Nearing nightfall on a cold winter day, Christian and Laura Dodd are standing all bundled up in their new home, eager to talk up and down about their major renovation.
Earlier this year, when the plucky Oak Parkers first tendered the bid to buy the long-vacant short sale property on the 600 block of South Home Avenue, the 1917 one-and-one-half-story listing was dim, dank and gutted-to-the-studs, a perfect candidate for an extreme makeover.
It was also an affordable way for the couple to own a piece of Oak Park, and rebuild an old starter home here from the ground up.
“We have owned a lot of houses in the various places we have lived,” says Christian, 33, who with his wife Laura, 35, relocated to Oak Park about two years ago so he could take a job with a downtown advertising agency. “We have a dog, wanted a yard, so we started looking not too long after we got here. It was a long shopping process.”
The house on Home Avenue is the Dodd’s second short sale purchase, the first being in Michigan seven years ago.
“That was before everyone was having short sales,” says Christian. “This time, we kind of knew the process, and understood it would take a long time (six months). That is also why we were hesitant to pay for the architectural plans before the house closed, because you never really know. It was a complicated closing.”
Home sweet HUD
Listed at $150,000, the Dodds parlayed a bid of $135,000 for the house and qualified for a $300,000 FHA 203(k) rehab loan. The Federal Housing Authority (FHA), which is part of the Department of Housing and Urban Development (HUD), administers various single-family mortgage programs. This one enabled the Dodds to secure a single loan at a long-term fixed rate that encompassed both the purchase of the property and the dollars needed to fix it up.
The 203(k) loan cap is $400,000, whereas the limit for smaller rehab loans, which also fold into a mortgage payment, is $35,000.
Even so, nowadays many conventional lenders either don’t know how to process a 203(k) or don’t want to deal with the extra paperwork and hassle involved with the federal loan program, says Jane McClelland, a co-owner of ReMax in the Village.
“Seeking out a real estate agent, lender and a contractor who are all familiar with the federal lending program is wise,” she says.
For major renovations such as the Dodd’s, it is required that a home owner hire a third-party specialist, or 203(k) consultant. This FHA-approved person worked with the Dodds to assemble a 20-page document outlining the specifics of the renovation, which Christian says is a nice feature. Having the consultant throughout the entire construction process, he says, has provided a series of checks and balances for both the couple and their FHA-referred contractor.
Initially, the amount of the mortgage was calculated based on the estimated future value of the home once the work has been completed. All aspects of the project, including the architectural drawings, were structured into the FHA loan package.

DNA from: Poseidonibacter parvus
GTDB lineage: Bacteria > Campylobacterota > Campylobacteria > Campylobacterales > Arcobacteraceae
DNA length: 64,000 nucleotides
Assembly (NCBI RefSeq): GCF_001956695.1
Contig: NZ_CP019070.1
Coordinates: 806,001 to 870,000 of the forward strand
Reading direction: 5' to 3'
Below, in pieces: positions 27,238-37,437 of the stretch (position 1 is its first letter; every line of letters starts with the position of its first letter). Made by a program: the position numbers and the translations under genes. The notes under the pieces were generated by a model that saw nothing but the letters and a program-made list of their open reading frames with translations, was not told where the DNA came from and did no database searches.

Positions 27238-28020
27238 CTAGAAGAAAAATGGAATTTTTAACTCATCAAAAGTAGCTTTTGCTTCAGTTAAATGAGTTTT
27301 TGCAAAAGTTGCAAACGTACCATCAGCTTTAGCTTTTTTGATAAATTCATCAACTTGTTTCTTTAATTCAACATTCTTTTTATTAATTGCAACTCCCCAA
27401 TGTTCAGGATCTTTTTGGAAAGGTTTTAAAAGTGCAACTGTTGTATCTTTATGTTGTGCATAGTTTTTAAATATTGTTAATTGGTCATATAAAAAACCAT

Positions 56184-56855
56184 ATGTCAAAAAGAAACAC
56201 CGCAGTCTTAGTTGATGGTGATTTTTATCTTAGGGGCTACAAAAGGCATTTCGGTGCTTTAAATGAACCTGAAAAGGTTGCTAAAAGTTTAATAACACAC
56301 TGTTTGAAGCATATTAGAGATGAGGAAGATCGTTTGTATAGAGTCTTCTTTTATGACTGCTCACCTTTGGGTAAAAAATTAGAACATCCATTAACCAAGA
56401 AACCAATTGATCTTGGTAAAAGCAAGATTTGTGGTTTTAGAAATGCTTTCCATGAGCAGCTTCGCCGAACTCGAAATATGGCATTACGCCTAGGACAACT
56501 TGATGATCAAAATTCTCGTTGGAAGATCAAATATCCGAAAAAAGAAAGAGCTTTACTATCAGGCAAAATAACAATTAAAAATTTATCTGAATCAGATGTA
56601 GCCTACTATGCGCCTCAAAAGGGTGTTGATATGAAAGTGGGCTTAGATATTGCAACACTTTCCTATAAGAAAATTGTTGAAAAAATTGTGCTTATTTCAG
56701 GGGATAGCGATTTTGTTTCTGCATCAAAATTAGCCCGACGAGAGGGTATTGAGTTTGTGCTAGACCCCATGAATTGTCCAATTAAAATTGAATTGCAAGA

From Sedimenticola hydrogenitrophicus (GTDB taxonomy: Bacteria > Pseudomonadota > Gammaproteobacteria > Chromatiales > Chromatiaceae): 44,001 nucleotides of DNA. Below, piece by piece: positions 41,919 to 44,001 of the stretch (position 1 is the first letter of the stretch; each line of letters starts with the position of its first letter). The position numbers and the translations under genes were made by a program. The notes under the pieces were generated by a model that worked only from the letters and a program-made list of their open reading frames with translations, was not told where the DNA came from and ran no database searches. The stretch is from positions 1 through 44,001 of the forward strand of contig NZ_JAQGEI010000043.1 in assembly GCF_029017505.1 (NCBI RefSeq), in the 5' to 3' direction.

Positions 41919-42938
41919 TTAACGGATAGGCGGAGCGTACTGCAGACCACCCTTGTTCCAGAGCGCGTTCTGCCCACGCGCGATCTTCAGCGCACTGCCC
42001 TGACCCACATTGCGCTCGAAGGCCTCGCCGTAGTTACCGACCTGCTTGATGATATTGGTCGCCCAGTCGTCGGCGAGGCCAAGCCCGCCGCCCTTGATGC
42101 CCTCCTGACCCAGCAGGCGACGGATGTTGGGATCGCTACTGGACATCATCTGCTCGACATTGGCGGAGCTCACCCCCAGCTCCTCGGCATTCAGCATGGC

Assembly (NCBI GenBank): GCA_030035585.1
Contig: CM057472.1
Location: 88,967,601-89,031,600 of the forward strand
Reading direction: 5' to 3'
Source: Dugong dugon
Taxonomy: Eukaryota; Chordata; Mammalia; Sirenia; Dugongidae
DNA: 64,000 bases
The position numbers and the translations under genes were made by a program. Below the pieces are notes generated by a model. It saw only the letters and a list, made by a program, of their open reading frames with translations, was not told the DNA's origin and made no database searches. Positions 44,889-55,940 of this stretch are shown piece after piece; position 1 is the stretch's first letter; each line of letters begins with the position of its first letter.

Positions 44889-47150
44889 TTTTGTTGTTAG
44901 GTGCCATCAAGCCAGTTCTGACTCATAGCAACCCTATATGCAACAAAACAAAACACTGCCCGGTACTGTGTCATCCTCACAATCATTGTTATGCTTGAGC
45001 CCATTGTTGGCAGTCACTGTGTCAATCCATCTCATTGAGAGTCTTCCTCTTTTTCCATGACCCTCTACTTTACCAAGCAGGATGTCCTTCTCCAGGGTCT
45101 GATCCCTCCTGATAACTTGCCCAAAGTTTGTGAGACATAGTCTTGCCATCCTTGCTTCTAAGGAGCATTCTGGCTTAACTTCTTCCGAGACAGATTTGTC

“We had to make a lot of best guesses as to how much things are going to cost,” Christian recalls. “So, you end up with this chunk of money, and a guideline as to what you are going to do with it. Then you have to try and get it all to work together after you close.”
In recent years a homeowner’s ability to find conventional programs that allow for the purchase of a fixer-upper with a home equity loan attached has waned. However, the 203(k) program is a way to do that, but it probably is not for everyone, and certainly not the faint of heart, McClelland says.
“Of course, the problem with these kinds of houses, especially the foreclosures, is that they are in deplorable condition, and most buyers don’t have the cash on hand to put these places back together, which is the value of the 203(k) loan,” she says.
Bang for their bucks
Having closed in July, Laura Dodd says it took six weeks to get the architectural drawings approved by the FHA, and another six weeks to receive approval for the project from the Village of Oak Park.
Since early November, general contractor Anthony Alessi of Chicago-based Synergy Construction Group has built a second floor addition and added new footing around the exterior perimeter of the property. His crews have also upgraded the home’s drain tiles for water management and are readying to install all new mechanicals.
The Dodd’s move-in date is scheduled for March 1.
Once fully completed, the first floor will include great room, plus a new powder room, coat closet, and modern kitchen with a vintage robin’s egg blue stove.
Up the original staircase and under the new truss roofing will be three bedrooms and two baths. Already in place are banks of energy efficient windows, and underfoot will be new oak flooring. The exterior façade will sport three hues, butter cream, green and burgundy red.
The end result, the Dodds enthuse, will be a new house that doesn’t look modern, and is as energy efficient as possible.
“Because of this loan, the Dodds will build immediate equity in their property, and I think that is the beauty of the 203(k),” says the general contractor.
When directly asked if in their life they would consider themselves to be risk takers, Christian, without hesitation, says no. Without missing a beat, Laura pipes in, “well, apparently,” and the couple exchange glances and start to laugh.
“For us, doing something like this just makes sense,” adds Laura, who coordinates volunteers and programs at the Frank Lloyd Wright Preservation Trust. “But, we really think that we would not have had the courage to do this if the house weren’t already gutted, and if we would have walked into a house like this that had walls, we would have said, ‘well… you know,’ and walked out. This house really sort of pushed us to do this.”